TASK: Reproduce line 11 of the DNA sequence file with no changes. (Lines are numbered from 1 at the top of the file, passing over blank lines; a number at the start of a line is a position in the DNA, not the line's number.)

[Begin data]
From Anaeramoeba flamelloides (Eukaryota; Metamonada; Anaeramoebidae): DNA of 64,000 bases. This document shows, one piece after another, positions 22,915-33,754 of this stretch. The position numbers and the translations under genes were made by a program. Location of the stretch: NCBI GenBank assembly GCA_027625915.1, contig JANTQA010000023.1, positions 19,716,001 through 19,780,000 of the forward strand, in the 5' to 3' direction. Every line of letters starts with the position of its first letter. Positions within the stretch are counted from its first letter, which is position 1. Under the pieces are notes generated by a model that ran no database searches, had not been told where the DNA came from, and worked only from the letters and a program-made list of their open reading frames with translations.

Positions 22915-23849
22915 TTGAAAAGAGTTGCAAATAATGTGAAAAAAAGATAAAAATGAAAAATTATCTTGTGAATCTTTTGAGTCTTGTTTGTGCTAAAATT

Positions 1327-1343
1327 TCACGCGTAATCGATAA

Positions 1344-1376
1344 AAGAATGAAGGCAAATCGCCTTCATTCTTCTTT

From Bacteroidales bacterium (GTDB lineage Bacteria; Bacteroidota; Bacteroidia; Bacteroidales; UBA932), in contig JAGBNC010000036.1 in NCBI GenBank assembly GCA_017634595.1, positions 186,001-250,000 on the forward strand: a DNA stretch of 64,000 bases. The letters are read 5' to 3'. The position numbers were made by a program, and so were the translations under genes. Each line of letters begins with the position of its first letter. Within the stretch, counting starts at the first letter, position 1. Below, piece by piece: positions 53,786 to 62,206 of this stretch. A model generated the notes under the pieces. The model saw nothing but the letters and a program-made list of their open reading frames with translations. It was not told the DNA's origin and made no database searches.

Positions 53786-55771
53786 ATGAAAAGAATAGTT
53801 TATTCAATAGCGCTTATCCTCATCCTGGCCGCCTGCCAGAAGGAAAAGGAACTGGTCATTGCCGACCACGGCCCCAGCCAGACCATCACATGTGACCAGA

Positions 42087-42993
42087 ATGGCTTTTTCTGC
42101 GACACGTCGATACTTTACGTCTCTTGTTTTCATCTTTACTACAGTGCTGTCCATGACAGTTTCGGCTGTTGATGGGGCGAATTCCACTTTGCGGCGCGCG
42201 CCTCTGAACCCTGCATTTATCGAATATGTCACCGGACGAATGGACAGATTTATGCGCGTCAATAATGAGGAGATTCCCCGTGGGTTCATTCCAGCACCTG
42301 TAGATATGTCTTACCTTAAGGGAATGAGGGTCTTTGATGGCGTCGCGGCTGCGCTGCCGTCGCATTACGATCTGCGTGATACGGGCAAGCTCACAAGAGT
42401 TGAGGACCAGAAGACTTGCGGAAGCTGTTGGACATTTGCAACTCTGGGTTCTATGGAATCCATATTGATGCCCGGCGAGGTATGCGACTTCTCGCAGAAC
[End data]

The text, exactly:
53801 TATTCAATAGCGCTTATCCTCATCCTGGCCGCCTGCCAGAAGGAAAAGGAACTGGTCATTGCCGACCACGGCCCCAGCCAGACCATCACATGTGACCAGA